This week on Romance Writers Weekly, we’re back to an old favourite. Dani Jace set this week’s topic:
Flash Fiction: 500 words or less using dog, fire & rain
If you joined me from Leslie Hachtel, welcome! Here is my contribution this week.
The smell of wet dog permeates the cab of the truck.
“Get back,” I say as a cold, damp muzzle is thrust in my face. Argos whimpers and wags his tail. “I know you don’t like storms, but stop being such a big baby.”
I sit behind the steering wheel, Argos taking up the remainder of the bench seat beside me. He’s fifty percent Bernese Mountain Dog, fifty percent Newfoundland and one hundred percent yellow coward. A few minutes ago, we’d been sitting around the campfire, both of us quiet and content after sharing a steak dinner, when he’d bolted to his feet and attempted to leap into my lap. Moments later I heard the deep rumbling roll of thunder, and before I could even think to react, slashing wind and pelting rain assaulted us. Leaving the fire to fend for itself, we dove for the truck, a much more secure refuge than the tiny two-man tent I’d erected earlier that day.
Argos is too nervous to lay down. He stands on the seat, switching positions constantly. One minute I have a sopping wet tail slapping me in the face, the next I am battling dog breath and drool. Through the windshield I keep a wary eye on my tent. Its fragile fabric is billowing and collapsing violently in the wind, and I pray that the pegs hold.
The rain bulleting on the roof is so loud I can barely hear myself think. When I see headlights appear in my rearview mirror I am not surprised I didn’t hear the vehicle approach. I am surprised when someone jumps out of the cab and dashes to my window.
The figure is tall and broad and his—I assume his from the way he moves and his size—his face is shrouded by the hood of the dark slicker he is wearing. He taps on the window and motions for me to roll it down. Argus starts barking, just about blowing out my eardrums. “Quiet,” I command, and he stops, but a rolling growl continues to escape.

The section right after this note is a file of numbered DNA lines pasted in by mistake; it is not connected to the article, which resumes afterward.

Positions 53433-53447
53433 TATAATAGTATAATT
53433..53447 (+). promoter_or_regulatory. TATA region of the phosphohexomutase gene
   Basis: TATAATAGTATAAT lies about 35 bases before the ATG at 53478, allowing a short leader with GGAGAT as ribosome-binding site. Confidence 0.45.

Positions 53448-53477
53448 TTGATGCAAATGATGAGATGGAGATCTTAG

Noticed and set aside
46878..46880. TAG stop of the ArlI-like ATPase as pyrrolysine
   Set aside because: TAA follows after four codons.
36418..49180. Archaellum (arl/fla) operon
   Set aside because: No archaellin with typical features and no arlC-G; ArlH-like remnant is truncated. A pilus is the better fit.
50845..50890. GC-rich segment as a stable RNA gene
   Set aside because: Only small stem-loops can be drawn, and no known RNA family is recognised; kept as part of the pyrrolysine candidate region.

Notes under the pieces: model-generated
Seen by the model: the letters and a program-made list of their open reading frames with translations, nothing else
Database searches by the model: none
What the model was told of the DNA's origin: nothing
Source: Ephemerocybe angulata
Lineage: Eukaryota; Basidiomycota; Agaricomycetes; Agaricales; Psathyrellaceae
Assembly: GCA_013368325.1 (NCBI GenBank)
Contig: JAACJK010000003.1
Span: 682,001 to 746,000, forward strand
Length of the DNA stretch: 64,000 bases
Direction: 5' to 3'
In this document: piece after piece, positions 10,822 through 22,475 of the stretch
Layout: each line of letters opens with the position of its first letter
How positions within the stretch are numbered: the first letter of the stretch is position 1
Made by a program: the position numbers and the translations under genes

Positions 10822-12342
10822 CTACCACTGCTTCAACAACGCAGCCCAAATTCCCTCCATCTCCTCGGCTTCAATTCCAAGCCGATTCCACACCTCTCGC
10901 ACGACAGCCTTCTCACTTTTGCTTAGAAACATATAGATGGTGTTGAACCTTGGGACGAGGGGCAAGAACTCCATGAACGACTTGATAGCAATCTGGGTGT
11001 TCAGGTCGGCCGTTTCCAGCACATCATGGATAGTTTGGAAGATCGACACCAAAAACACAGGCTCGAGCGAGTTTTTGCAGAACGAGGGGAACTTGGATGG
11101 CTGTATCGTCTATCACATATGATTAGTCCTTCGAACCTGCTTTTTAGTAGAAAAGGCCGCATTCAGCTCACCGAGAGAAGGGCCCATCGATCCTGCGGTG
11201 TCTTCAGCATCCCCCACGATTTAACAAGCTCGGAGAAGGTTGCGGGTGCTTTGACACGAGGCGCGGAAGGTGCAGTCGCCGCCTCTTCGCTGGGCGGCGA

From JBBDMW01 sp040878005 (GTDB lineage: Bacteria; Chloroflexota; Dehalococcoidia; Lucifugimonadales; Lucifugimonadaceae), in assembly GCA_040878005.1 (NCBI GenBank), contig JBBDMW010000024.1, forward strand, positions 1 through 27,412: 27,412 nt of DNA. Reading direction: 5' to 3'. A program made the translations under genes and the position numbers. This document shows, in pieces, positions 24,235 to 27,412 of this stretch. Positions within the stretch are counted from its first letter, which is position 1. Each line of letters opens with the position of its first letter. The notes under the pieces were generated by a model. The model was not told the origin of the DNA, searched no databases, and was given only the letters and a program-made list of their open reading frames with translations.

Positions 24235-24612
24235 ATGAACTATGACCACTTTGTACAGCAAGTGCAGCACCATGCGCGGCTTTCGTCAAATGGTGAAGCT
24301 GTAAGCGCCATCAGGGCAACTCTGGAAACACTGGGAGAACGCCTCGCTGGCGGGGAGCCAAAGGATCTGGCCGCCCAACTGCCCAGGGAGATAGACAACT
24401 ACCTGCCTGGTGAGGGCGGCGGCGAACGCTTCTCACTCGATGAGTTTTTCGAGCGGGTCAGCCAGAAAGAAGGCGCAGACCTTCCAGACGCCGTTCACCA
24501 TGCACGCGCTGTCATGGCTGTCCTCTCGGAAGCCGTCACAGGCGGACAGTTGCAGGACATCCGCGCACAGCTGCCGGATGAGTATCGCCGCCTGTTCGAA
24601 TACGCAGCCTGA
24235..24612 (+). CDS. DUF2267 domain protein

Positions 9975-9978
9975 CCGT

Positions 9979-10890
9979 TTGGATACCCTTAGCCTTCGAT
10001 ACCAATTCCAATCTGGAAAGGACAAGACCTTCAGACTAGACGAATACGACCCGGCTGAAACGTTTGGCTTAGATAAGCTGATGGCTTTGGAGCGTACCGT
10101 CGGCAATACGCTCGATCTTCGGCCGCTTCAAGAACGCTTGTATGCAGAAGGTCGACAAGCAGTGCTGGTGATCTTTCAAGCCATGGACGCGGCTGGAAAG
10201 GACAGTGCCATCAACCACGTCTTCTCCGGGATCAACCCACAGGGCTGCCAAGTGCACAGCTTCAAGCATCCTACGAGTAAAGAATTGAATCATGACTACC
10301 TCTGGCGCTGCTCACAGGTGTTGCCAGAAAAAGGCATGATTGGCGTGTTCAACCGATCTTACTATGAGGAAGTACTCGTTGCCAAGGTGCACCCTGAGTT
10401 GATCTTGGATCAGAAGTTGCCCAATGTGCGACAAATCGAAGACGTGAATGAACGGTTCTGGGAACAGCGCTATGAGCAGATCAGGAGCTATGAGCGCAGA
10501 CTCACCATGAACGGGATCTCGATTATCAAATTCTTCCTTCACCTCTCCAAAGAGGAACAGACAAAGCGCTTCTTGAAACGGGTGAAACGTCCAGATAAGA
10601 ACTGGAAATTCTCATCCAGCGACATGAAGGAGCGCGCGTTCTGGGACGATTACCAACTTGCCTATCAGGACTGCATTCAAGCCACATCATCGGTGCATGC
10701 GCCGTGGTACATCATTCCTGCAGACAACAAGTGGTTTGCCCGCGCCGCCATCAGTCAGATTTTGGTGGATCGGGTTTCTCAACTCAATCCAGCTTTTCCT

Surreptitiously I press the lock button, barricading Argus and myself in the truck. I’ve set up camp in a forestry site just off a well-used logging road. There is no one else here, which is its main appeal. But its isolation is also the reason there’s no way in hell I’m opening my window to a stranger.
When I don’t do as he asks, he gestures again. One hand holds the brim of his hood so it doesn’t whip off in the wind. I don’t know how well he can see me, but I shake my head and shout through the cacophony of rain. “What do you want?”
He either hears me or figures out what I want on his own. With no regard for how drenched he will get—the rain is driving down so hard it is rolling in sheets down the windshield—he pushes back his hood.
Using the torch on my cell phone, I illuminate his face.
Well, that’s just over 500 words, so I guess I have to stop there. What do you think happens next? Does she (I know the narrator is a woman, not that I gave you any clues to that) recognize the man outside her window? Is he really a stranger? Does she open her window? Let me know in the comments, then be sure to hop on over to Jenna Da Sie and see what she came up with!